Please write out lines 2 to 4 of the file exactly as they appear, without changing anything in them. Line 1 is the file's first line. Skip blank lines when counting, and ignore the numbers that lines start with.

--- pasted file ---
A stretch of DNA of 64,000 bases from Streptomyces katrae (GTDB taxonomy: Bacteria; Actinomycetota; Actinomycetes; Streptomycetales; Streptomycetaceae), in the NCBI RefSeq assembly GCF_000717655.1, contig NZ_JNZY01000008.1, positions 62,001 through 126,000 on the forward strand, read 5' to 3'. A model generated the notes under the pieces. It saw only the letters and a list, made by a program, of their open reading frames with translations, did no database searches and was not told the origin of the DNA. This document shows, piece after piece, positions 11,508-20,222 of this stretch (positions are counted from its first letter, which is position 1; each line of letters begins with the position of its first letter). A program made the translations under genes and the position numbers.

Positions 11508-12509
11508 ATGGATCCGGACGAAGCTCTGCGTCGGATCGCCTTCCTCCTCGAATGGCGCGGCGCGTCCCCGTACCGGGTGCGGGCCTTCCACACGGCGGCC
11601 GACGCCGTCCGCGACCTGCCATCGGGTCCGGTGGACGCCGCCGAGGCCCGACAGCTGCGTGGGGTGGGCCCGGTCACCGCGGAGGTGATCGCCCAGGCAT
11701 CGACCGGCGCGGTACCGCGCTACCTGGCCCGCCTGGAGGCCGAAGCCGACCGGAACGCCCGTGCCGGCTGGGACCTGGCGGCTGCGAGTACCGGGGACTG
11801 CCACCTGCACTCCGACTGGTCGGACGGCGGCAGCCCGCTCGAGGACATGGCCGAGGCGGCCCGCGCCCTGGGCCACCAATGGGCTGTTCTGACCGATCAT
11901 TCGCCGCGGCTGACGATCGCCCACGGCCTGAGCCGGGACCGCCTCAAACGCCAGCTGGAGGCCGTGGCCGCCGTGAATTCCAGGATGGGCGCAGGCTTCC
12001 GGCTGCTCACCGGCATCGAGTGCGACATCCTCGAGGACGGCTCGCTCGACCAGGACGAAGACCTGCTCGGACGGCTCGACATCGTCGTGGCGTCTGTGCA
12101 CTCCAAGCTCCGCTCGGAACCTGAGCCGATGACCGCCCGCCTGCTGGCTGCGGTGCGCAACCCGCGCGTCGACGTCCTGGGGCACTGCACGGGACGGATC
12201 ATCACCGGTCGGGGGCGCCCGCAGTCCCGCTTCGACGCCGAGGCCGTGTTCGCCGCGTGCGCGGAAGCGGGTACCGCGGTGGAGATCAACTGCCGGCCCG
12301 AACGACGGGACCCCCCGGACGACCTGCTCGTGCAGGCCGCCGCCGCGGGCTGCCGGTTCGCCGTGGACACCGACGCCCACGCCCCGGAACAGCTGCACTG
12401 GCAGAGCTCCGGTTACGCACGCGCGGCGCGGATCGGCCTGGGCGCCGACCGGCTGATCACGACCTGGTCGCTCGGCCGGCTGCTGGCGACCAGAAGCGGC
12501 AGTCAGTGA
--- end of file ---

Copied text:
Positions 11508-12509
11508 ATGGATCCGGACGAAGCTCTGCGTCGGATCGCCTTCCTCCTCGAATGGCGCGGCGCGTCCCCGTACCGGGTGCGGGCCTTCCACACGGCGGCC
11601 GACGCCGTCCGCGACCTGCCATCGGGTCCGGTGGACGCCGCCGAGGCCCGACAGCTGCGTGGGGTGGGCCCGGTCACCGCGGAGGTGATCGCCCAGGCAT